“Alija didn’t know we could meet people on the other side, not until I mentioned the guide.”

“You mean she didn’t know a cult believed that.”

He looked blindly into his fidgeting hands. “She guessed her mother hid something from her. Dr. Berg made her wait outside, you know, while she told me about the other side. Once Alija figured out what her mother said, she insisted we meet with the guide, and quickly, too, before the hospital discharged her mom. So next thing I know, we’re driving through the mountains looking for this person’s farm.”

In the truck, Alija had leaned her leg into his. Her knee touched his jeans.

“Wait a minute. Hold on. Instead of sitting by your comatose wife and getting updates from her doctors, you drove with some cult writer’s daughter, to some cult farm, on some cult mountain, so some cult shaman could do what—brainwash you into not trusting reality?”

Joe chuckled. “Basically.” He shook his head.

“That cult writer’s daughter must be one serious hottie.”

“This isn’t about that.”

“I knew it. She is, isn’t she.”

“Really, Kathy, this has nothing to do with that.”

“I knew things weren’t exactly copacetic between you two. Look. I understand the need for companionship, especially when you’re so stressed. I do want you to be happy.”

“Seriously. Don’t go there.”

“But you need to stop chasing the crazy ones.”

“I think it’s time for you to leave.”

“I’m not going anywhere.”

Joe leaped to his feet. His chair fell back onto the floor.

“What are you going to do? Manhandle me?” Kathy placed her hands on her hips. “I drove over an hour to get here.” Tater cried. She lifted him to her shoulder. “Pick up the chair and sit down.” She kissed and bounced her boy. “Or walk it off.” She said in a baby voice, “That’s right. Mature adults don’t intimidate or assault people they can’t control, do they. No, they don’t. You’re so cute. Your mama loves you.”

Joe stomped out the door. He didn’t mean to slam it, but he did. The force rattled his windows and nerves. He knew he overreacted, but anger and hurt welled in him.

A nurse had folded Nika’s right arm over her chest, her right knee over her left. The two nurses rolled Nika onto her side.

In his driveway, Joe bent over and clutched his legs.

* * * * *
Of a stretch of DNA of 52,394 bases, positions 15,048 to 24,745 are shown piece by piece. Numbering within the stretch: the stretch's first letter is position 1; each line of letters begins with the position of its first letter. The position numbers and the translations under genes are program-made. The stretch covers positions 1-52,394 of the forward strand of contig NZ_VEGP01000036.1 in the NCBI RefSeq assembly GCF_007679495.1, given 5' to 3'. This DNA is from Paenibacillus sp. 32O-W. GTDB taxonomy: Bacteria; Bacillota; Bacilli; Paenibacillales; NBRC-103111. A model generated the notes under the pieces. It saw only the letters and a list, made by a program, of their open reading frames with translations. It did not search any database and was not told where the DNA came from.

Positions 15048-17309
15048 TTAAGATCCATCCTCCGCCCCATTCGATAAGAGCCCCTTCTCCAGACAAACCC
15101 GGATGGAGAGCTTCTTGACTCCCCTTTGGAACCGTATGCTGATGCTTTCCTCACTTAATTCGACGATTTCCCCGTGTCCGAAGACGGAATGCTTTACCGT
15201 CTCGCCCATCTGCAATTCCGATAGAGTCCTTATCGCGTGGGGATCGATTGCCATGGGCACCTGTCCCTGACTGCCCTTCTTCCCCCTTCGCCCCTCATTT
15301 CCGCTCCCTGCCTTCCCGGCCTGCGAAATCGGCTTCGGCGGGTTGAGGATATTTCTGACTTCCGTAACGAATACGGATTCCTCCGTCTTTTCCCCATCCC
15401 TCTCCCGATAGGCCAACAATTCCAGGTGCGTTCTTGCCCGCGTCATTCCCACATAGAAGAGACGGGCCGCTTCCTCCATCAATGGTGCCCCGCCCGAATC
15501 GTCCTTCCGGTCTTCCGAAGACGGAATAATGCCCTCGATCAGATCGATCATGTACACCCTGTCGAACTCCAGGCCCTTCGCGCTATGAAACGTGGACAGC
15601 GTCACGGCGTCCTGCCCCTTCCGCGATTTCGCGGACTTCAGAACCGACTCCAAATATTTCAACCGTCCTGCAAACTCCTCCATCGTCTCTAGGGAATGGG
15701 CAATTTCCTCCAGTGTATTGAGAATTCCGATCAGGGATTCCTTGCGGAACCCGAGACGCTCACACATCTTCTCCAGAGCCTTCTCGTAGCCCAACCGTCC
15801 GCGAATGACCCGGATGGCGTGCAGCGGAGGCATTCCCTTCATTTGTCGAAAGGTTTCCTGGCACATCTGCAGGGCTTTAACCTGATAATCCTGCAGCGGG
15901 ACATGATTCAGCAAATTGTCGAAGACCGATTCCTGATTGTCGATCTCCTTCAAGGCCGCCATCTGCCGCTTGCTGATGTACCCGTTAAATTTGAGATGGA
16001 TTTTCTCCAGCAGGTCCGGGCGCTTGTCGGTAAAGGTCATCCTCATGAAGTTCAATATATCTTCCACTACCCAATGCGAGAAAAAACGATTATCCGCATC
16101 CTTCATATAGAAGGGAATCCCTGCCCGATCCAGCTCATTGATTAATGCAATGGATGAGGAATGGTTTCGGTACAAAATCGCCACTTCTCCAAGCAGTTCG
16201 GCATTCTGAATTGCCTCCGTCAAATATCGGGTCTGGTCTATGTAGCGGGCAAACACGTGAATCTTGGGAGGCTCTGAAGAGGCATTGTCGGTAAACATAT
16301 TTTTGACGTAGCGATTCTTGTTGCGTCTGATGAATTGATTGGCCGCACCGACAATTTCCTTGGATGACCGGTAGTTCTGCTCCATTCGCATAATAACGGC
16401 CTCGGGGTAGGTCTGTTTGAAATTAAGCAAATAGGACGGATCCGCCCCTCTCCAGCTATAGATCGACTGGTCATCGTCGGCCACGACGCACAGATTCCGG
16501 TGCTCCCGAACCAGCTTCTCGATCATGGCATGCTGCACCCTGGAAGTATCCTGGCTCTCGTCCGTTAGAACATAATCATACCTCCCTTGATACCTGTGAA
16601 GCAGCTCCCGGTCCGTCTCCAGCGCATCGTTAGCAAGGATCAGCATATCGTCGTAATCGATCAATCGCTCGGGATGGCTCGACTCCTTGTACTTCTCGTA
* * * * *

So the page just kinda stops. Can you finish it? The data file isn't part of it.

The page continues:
One nurse removed the fitted sheet from the side of the bed. She scrunched it along Nika’s turned body. She affixed another sheet in its stead.

Bent over, he couldn’t breathe.

The nurses rolled Nika onto and then over the scrunched sheets. They finished replacing the fitted sheet on the rest of the bed.

Joe raised his arms over his head. Anger and sickness flushed his face. He tried to walk, but his stride drove him forward so forcefully he ran.

After ten minutes, he returned to the house, entered the door, and excused himself to take a shower. His jeans were drenched. He cleaned up and dressed. He walked into the kitchen, lifted his chair, and sat.

Kathy fixed coffee. She brought Joe a cup and sat across from him. “How’s Nika?”

Joe sighed. “The doctors are talking about replacing her nasogastric tube with one they’ll surgically implant in her abdominal wall.”


“Her nose hose. They want to sew it into her gut. Apparently, that’s what they do when they prepare for the long haul.”

“How much more time can you take off?”

“They gave me twelve weeks of unpaid leave. I’ve used three.”

“I can’t believe you waited that long to tell me. If you stay in town, I can bring you groceries.”

“Thanks.” He forced a smile.

She held his hand. “I love you, Joe.”

He smiled, this time more sincerely. He lowered his head and appreciated the moment.

His cell vibrated. Joe stood and pulled it from his pocket. “Hello?”

“I can’t stop thinking about what the guide said.” Alija’s voice excited him.

He walked away from the table. “Me neither,” he whispered. “Listen. I can’t talk right now. Can I call you later?”

“I want to do it.”


(Click HERE to read chapter 4.)

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Originally from South Florida, Gray Kane earned a Ph.D. in English from the University of Mississippi. He teaches writing and runs faculty teaching and leadership programs at Austin Peay State University. He and his wife Carole live in Clarksville, TN with their three rescue dogs: Jesse, Mishka, and Zerbie. Gray is the author of Psychic Steampunk Parade.